US final demand prices jump in May, paced by gains for food and energy
Wholesale prices in the US rose twice as quickly as anticipated last month amid sharp increased in food and energy prices.
According to the Department of Labor, final demand prices rose in May at a month-on-month pace of 0.8% (consensus: 0.4%).
That pushed the year-on-year rate of increase from 6.2% in April to 6.6% for May (consensus: 6.2%).
Among goods, food prices jumped 2.6% on the month, alongside a 2.2% increase in energy costs.
At the core level, which excludes the often volatile food and energy components, final demand prices advanced by 1.1%.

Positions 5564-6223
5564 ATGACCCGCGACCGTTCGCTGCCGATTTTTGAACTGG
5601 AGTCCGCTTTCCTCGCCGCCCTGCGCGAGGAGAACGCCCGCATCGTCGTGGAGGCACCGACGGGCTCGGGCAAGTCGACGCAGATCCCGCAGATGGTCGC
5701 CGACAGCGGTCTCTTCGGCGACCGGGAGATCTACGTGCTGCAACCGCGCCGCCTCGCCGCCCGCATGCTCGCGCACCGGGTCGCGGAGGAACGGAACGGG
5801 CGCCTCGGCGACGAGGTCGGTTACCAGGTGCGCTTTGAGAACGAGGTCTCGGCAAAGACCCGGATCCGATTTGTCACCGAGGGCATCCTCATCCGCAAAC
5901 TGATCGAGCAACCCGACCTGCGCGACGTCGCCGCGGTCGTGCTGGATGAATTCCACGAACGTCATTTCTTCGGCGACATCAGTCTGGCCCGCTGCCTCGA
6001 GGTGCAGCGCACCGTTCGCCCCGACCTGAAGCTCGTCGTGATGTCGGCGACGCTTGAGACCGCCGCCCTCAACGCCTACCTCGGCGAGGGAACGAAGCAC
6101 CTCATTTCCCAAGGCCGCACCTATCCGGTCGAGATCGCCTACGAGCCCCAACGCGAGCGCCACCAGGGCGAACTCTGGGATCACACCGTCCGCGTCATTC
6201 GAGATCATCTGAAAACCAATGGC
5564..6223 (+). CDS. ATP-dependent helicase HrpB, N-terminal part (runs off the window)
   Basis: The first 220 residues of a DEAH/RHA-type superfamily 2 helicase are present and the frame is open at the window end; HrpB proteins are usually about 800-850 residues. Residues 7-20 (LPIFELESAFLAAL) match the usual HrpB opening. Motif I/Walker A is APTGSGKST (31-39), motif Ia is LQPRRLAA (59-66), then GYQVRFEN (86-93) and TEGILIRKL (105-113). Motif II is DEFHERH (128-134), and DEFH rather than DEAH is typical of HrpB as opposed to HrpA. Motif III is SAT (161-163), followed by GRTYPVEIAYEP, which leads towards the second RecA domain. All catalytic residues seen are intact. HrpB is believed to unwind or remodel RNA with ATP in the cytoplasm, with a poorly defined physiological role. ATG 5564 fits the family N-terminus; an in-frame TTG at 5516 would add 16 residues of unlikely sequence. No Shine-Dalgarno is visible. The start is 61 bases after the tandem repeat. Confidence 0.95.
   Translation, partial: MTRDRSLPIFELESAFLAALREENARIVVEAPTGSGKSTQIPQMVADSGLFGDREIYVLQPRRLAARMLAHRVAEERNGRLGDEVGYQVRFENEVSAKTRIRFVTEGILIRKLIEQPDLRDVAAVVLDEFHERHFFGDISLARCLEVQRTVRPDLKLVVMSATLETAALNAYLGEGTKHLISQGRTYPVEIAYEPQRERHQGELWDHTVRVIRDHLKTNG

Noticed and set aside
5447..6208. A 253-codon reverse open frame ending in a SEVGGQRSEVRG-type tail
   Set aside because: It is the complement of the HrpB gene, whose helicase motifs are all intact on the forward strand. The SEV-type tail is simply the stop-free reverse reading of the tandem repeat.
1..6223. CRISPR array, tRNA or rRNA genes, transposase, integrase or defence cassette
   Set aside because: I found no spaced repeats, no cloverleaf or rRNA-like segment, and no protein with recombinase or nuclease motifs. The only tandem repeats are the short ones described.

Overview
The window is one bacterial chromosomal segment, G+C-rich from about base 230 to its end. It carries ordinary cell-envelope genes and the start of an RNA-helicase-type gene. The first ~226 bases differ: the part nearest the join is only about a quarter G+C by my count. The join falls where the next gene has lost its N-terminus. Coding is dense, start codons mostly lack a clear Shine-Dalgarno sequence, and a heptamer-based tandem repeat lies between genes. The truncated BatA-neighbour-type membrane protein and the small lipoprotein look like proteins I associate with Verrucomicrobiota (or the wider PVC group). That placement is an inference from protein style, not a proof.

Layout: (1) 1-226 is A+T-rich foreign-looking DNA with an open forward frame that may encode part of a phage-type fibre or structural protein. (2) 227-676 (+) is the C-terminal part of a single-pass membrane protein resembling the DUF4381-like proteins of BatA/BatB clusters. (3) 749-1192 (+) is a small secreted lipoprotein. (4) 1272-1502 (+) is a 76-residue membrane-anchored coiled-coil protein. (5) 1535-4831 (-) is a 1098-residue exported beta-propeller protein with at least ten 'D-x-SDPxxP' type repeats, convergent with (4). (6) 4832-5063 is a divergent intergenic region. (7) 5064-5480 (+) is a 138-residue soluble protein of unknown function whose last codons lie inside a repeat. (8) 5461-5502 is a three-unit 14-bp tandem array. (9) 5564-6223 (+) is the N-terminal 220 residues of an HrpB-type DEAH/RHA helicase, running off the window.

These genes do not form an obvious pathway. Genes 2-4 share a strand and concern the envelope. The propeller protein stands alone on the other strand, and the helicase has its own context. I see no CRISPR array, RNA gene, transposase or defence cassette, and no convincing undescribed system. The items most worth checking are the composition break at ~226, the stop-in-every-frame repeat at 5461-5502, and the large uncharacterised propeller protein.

Prices for final demand services meanwhile were up by a more pedestrian 0.6% in comparison to April, although transportation and warehousing costs surged 1.9% on the month.
Commenting on the latest producer price data, Ian Shepherdson, chief economist at Pantheon Macroeconomics, said the figures showed that "bottlenecks are everywhere" with "no end in sight to the reopening surge in prices".
"The Fed is not driven by the PPI, but the numbers are startling."